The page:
“It’s no accident these communities are suffering,” said Beaman, with California Rural Legal Assistance. “It comes with being 97 percent Latino, 50 percent undocumented and 100 percent working class. It’s a snapshot of how certain categories of people are forced to live differently based on their perceived power.”
Widespread panic about park closures prompted thousands of residents, including many indigenous native-speaking Purépecha people from the highlands of Michoacán in Mexico, to move their trailers onto sovereign tribal land, away from code enforcers as well as U.S. immigration agents.
The denouement was the housing apocalypse known as Duroville, a postcard of squalor and lawlessness in which packs of wild dogs roamed muddy alleyways and raw sewage puddled along Michael Street, Marylou Avenue and other byways named for owner Harvey Duro’s family.
Airborne toxins from the burning illegal Lawson dump next door—including elevated levels of dioxin, a carcinogen—finally brought Duroville to the attention of the federal government.
Sister Gabi Williams, 62, a self-described “gringo” nun, has become something of an Our Lady of Mobile Home Parks for her tireless efforts there. She recalls “black water on the ground, the dump with a huge hole in the middle sinking.”
She said of her work there, with flinty matter-of-factness: “It wasn’t a good idea to put up a child center around battery acid.”
After a cascade of events, the Bureau of Indian Affairs announced that the park would be shut down, displacing 4,000 to 5,000 residents. Averting what he called “a mass humanitarian crisis,” U.S. District Judge Stephen G. Larson ordered the park to remain open and set up a two-year receivership charged with making the park livable until alternatives could be found.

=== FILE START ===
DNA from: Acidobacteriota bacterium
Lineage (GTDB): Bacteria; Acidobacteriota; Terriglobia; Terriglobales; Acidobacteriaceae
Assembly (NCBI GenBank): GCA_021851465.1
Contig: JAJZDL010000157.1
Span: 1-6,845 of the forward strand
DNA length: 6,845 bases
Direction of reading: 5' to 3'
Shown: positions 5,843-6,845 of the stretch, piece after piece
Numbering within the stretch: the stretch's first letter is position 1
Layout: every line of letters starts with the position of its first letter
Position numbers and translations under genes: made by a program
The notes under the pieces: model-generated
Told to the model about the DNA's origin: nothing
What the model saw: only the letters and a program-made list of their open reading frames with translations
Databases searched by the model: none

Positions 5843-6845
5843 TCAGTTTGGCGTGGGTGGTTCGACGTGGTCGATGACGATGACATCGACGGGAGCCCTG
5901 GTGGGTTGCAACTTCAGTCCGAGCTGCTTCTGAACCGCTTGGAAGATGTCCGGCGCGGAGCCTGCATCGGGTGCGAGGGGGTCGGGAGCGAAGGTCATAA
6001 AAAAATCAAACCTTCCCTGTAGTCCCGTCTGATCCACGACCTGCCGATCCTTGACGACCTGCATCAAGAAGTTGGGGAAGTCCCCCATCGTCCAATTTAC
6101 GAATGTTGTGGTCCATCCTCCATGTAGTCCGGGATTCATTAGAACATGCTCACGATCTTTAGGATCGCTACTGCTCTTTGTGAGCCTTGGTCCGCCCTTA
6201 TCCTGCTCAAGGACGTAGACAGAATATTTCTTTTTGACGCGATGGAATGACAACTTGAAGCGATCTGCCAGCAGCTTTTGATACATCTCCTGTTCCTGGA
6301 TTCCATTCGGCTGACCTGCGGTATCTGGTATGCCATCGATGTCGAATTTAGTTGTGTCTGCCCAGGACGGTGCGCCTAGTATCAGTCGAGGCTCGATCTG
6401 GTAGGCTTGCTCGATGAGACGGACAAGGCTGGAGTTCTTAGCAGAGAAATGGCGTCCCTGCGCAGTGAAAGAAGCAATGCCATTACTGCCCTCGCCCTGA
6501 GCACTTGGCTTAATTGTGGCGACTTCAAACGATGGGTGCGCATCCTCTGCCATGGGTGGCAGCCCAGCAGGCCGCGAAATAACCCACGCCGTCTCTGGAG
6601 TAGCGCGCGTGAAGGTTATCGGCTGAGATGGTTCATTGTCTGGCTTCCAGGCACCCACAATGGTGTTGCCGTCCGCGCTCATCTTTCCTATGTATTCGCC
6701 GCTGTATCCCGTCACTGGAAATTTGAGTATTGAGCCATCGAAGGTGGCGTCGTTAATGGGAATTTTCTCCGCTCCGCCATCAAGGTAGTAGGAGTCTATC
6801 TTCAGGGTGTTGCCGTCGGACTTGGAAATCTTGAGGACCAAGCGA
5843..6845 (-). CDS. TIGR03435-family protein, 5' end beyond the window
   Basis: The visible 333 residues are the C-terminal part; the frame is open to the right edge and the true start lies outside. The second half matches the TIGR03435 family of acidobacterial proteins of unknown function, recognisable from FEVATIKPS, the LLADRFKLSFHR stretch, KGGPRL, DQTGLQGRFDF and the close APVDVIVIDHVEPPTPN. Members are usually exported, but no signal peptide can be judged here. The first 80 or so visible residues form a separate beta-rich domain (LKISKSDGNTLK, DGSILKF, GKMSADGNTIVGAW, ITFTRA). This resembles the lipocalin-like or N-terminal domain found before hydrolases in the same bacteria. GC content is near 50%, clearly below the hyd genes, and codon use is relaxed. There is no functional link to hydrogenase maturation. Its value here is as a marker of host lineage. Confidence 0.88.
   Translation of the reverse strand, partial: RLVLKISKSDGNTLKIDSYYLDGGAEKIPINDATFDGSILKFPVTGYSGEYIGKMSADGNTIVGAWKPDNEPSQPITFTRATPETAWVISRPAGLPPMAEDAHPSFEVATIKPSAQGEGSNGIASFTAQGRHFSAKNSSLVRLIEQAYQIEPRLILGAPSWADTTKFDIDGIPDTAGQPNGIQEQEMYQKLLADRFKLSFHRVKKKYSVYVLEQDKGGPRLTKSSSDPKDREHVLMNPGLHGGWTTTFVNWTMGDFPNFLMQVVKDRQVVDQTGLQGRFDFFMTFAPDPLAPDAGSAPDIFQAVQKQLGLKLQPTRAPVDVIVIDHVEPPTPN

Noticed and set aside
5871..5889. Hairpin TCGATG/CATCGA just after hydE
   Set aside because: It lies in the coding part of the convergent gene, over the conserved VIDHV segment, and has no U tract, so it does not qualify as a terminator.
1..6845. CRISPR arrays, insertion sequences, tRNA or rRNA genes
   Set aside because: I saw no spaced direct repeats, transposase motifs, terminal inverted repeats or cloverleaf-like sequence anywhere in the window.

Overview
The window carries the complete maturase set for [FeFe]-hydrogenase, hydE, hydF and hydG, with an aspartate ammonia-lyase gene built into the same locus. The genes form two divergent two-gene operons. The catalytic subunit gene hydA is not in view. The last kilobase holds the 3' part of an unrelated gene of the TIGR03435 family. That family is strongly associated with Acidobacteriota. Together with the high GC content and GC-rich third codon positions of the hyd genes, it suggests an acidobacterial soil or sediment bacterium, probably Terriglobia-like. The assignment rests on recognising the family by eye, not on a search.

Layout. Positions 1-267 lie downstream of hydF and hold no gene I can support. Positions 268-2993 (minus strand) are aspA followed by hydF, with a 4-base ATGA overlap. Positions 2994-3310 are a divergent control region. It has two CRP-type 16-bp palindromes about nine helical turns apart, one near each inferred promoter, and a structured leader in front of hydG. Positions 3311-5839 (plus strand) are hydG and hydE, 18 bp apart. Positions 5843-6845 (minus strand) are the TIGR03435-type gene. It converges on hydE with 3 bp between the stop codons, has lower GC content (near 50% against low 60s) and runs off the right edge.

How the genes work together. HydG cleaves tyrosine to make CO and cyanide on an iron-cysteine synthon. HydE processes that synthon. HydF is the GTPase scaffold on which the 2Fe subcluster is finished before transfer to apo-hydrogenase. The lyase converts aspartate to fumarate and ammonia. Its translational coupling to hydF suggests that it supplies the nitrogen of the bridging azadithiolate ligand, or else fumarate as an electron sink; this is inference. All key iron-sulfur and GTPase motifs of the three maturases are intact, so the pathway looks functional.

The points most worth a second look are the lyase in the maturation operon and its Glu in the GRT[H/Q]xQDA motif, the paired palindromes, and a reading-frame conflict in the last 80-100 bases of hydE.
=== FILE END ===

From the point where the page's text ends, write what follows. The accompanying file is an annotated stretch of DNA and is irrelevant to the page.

Today, the population of Duroville hovers around 2,000, expanding during the harvest and contracting from July to September, when half the residents migrate to the San Joaquin Valley. An 11-acre open sewage evaporation pond is still in use. Thomas J. Flynn, the federally appointed receiver, calls it “a West Nile virus incubator that’s like something out of Margaret Mead.”
Flynn has worked to alleviate the park’s underground economy, a haven for criminal activity, including a notorious drug-dealing intersection in which “cars would pull in as if they were pulling into a McDonald’s,” in his words. He also noted the “repair” shops with hundreds of cars, many stolen.
A blocks-long monolith of domestic detritus—mattresses, playpens, car seats, carpeting, masses of splintered wood—represents the remains of makeshift wooden structures attached to trailers, recently ordered removed.
“Fire accelerators that combined with improperly installed propane tanks were like a bomb,” Flynn said.
Dr. Alberto Manetta, a professor emeritus at UC Irvine and chairman of Latino Health Access, a nonprofit based in Santa Ana, runs a health clinic in Duroville. Two recent health surveys by Manetta and his team offer an illuminating portrait of the park: Ninety-five percent of residents do not have Internet access. Only 8 percent finished high school. One-third lack air conditioning. More than half have no source of hot water for bathing, with children using leftover cooking water to wash. Chronic conditions like diabetes and tobacco and alcohol addiction abound.
Nevertheless, Manetta observes, the residents’ deepest concern is not their health. “Their biggest worry is being thrown out of the park,” he said.
Citizen groups fight for improvements
Elisa Guevara’s first home in America was a wooden shack attached to a friend’s trailer in Duroville. She was an accounting assistant for a computer store in Mexico; on her first Monday in California, she went to work in the fields. She suffered dehydration and heat stroke but continued picking. “Once she starts something, she finishes it, no matter what,” her brother Eduardo said.